OTTAWA -- Nearly four in 10 Canadian employees have become less motivated at work since the start of the COVID-19 pandemic, new research shows.

The finding is part of Morneau Shepell’s Mental Health Index for September, which shows a “consistent trend of negative mental health among Canadians at the six-month mark of the pandemic,” a news release said.

The monthly index from the human resources services giant shows that strains on Canadians’ mental health may continue long-term as the second wave of the pandemic sends some parts of the country into stricter lockdown.

“As we look to the coming months, it’s critical that governments and organizations recognize the risk that the impending isolation will have on Canadians’ wellbeing and take proactive action,” company president and CEO Stephen Liptrap said in the release. “If Canadians’ mental health and wellbeing needs are not addressed, the resilience of our country will face a significant long-term threat."

The index shows a 10-point decline from the pre-pandemic benchmark of 75, and shows changes in workplace routine are impacting Canadian employees’ mental health.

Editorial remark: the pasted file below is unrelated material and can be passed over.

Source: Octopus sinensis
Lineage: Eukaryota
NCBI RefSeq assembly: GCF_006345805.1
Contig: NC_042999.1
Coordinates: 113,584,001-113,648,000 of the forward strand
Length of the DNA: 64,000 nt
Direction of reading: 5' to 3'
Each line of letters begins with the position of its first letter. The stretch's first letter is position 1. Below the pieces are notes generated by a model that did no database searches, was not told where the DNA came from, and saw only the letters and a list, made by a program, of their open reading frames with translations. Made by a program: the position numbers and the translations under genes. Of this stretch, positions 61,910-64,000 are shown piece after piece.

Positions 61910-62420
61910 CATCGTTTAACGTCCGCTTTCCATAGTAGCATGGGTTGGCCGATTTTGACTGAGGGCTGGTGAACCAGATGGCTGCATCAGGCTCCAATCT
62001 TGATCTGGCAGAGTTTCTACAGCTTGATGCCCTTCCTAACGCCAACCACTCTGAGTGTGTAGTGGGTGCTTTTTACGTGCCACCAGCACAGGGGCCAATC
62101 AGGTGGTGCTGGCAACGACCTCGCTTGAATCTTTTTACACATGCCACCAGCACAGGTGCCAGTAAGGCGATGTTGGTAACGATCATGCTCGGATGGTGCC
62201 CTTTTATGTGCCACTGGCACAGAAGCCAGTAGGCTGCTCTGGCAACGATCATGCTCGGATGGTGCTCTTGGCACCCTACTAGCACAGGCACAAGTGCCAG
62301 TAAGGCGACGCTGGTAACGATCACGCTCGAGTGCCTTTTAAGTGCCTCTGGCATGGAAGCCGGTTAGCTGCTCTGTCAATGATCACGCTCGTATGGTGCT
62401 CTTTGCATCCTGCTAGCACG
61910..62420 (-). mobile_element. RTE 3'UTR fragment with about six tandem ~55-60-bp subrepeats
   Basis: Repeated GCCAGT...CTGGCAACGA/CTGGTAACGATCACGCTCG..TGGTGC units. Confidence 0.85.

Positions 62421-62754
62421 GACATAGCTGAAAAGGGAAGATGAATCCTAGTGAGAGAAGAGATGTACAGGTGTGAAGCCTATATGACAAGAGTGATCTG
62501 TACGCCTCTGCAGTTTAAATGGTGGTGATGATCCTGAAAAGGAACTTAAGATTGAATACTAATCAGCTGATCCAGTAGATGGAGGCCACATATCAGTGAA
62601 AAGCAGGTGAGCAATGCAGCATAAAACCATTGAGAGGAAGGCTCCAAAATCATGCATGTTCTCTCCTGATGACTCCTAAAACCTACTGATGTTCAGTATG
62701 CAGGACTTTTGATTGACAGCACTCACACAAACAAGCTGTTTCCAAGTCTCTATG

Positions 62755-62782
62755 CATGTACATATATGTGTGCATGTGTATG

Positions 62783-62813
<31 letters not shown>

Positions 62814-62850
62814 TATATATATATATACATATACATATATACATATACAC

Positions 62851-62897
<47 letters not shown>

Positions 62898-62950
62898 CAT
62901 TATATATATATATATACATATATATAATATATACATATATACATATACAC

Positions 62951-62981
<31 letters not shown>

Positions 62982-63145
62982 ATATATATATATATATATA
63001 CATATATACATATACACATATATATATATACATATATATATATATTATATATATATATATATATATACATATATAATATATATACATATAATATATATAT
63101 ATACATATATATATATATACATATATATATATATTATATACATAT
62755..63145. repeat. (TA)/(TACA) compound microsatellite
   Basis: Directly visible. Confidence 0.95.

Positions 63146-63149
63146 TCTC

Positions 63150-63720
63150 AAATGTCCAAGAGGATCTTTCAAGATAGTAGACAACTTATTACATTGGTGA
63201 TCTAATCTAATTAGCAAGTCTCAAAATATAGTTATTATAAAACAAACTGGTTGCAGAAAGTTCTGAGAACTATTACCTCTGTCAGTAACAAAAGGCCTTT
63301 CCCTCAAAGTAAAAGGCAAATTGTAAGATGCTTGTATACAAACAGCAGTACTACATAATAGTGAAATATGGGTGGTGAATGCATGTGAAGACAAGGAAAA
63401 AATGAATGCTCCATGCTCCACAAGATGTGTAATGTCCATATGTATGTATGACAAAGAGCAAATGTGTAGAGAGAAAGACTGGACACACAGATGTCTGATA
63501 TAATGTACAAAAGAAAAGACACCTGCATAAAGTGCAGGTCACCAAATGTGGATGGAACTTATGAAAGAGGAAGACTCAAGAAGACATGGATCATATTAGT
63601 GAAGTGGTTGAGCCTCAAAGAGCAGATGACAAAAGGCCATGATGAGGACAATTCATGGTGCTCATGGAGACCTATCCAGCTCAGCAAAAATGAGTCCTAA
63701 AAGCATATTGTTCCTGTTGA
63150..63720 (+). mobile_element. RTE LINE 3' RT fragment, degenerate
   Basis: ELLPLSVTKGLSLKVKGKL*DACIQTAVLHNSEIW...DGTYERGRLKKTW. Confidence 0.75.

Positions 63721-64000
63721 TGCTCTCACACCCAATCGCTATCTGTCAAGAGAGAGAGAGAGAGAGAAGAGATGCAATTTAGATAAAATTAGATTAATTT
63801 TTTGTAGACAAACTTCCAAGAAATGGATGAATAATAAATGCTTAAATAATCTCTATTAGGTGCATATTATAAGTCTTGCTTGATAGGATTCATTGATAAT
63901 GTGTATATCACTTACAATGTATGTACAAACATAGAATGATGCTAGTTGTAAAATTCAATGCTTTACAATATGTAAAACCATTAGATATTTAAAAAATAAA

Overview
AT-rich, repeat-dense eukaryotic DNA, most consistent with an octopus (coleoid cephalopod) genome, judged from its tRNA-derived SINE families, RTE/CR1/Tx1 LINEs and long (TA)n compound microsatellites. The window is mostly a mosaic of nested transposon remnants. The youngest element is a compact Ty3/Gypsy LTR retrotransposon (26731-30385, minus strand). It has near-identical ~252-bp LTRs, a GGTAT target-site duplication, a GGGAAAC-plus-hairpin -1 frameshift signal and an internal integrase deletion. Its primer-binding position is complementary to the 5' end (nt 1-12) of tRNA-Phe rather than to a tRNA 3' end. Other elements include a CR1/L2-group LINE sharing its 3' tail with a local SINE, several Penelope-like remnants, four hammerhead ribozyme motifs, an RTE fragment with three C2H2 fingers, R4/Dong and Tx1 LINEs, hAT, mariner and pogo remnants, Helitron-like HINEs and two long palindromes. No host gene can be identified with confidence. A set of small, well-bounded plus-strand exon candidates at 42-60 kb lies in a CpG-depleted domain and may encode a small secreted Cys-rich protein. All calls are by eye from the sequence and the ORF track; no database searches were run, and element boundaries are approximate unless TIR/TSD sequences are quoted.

The worst mental health scores were among employees working from home as a result of the pandemic, and those who are both working from home and at their jobsites.

Employee productivity is also taking a hit. Nearly four in 10 employees said they are finding it harder to feel motivated to work, and more than one-third said they find it harder to concentrate on work than before the pandemic.

“Motivation is impacted by ongoing strain,” said Paula Allen, senior vice president of research, analytics and innovation. “A decline in motivation suggests emotional exhaustion.”

Allen says there are two things driving that exhaustion: people aren’t balancing work with fun and social contact, and some are finding work more draining because of concerns about job security or needing to deal with distractions.

The survey also shows despite the toll the pandemic is taking on Canadians’ mental health, they are less likely to access health care for physical or mental needs. Much of the onus is on employers, Allen said, to support their employees’ mental well-being.

“Although Canadians are experiencing significant change in all areas of life, accessing physical and mental health support must remain a constant,” she said. “Employers play a critical role in this by reinforcing the need for self-care and promoting resources such as employee assistance programs and virtual healthcare.”

The Mental Health Index was conducted with 3,000 respondents in Canada. The margins of error for the survey are +/- 3.2 per cent, valid 19 times out of 20.

You can read the full report here.